Assessment and Management of Bleeding in the First Trimester of Pregnancy

Authors

  • B. J. Snell CNM, PhD

    Corresponding author
    1. B. J. Snell, CNM, PhD, FACNM, is Associate Professor and the Director of the Women's Health Care Concentration in the Department of Nursing at California State University, Fullerton, and a certified nurse-midwife in clinical practice at Beach Cities Midwifery and Women's Health Care in Laguna Beach, CA.
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FACNM, Director, Women's Health Care Concentration, California State University, Fullerton, 800 N. State College Blvd., EC190, Fullerton, CA 92834. E-mail: bjsnell@fullerton.edu

Abstract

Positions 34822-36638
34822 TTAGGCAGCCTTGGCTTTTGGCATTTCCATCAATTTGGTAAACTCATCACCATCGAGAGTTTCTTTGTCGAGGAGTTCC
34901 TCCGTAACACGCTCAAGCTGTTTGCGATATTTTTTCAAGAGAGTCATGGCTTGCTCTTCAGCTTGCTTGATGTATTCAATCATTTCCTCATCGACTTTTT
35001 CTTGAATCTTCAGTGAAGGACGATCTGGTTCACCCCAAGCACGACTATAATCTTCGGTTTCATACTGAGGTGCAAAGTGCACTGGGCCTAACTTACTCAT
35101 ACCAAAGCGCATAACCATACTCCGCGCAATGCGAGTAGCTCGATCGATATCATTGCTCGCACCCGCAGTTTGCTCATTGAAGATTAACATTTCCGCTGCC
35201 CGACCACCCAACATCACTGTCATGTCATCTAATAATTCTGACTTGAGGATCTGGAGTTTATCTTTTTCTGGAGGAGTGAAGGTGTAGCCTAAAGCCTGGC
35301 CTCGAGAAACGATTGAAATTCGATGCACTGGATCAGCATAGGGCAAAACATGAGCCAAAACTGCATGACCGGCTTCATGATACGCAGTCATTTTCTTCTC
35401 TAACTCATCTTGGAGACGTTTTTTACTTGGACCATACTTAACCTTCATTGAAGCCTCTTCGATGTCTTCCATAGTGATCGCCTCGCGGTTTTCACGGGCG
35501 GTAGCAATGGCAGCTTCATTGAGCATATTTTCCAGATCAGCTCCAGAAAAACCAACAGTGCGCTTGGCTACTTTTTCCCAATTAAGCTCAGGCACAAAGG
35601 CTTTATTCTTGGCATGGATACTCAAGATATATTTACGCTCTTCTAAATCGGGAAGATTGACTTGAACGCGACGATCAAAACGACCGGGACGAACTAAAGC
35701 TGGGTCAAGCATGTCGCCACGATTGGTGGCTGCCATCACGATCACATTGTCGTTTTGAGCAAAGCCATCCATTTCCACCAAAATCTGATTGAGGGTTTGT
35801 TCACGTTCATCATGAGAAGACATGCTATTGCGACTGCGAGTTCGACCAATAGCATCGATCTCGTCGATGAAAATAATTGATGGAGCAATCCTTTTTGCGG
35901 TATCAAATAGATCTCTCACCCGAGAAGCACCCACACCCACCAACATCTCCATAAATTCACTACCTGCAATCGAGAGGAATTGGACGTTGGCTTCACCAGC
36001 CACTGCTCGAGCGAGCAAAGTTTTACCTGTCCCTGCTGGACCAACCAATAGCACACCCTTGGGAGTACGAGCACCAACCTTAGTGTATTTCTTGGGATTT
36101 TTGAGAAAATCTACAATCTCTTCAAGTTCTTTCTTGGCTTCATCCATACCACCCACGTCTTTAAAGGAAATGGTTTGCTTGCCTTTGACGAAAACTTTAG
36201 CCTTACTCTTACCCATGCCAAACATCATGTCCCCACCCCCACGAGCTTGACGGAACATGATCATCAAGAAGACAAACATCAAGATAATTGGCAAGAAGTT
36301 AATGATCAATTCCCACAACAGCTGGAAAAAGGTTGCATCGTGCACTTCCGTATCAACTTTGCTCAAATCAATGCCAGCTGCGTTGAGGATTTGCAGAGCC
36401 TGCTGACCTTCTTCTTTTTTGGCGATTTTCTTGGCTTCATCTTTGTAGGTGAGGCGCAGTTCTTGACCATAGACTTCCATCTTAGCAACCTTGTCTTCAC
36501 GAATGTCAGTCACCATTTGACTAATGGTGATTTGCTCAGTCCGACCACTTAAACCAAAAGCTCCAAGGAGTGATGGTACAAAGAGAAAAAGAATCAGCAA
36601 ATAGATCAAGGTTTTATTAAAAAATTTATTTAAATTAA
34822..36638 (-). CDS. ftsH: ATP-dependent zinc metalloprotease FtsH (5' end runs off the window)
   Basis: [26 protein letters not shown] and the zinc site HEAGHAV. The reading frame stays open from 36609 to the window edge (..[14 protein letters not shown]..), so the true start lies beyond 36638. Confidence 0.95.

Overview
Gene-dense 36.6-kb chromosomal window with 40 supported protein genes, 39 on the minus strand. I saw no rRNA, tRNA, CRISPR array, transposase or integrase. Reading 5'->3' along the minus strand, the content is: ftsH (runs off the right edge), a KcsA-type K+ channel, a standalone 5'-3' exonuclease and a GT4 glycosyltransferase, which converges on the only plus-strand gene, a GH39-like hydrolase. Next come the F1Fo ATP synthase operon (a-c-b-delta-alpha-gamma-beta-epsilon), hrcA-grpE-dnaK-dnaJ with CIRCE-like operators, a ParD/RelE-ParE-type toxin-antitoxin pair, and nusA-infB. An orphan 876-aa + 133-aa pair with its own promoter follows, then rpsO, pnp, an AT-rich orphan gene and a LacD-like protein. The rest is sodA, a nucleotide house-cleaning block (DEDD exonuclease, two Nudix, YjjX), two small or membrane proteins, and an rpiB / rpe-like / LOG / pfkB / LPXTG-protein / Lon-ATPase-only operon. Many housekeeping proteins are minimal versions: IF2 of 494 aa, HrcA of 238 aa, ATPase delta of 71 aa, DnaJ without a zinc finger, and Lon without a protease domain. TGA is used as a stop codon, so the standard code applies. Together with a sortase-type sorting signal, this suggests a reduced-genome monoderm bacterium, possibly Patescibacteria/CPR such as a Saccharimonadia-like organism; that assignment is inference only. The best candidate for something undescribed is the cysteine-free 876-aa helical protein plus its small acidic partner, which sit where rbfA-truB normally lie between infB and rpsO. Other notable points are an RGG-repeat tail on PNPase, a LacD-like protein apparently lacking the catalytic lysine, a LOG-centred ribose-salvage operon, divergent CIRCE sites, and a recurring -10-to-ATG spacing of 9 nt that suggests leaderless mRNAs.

Vaginal bleeding occurs in 15% to 25% of early pregnancies. While 50% of women who have vaginal bleeding in the first trimester of pregnancy will continue to have a viable pregnancy, the event creates significant anxiety for the woman and can be managed in a multitude of ways. The 3 main differential diagnoses associated with vaginal bleeding are spontaneous abortion, ectopic pregnancy, and gestational trophoblastic disease. This article reviews early pregnancy development, etiologies of vaginal bleeding in the first trimester, strategies for evaluation, and recognition and management of the main diagnostic considerations. Case study examples illustrating the complexity of the assessment and management of vaginal bleeding in early pregnancy are presented.

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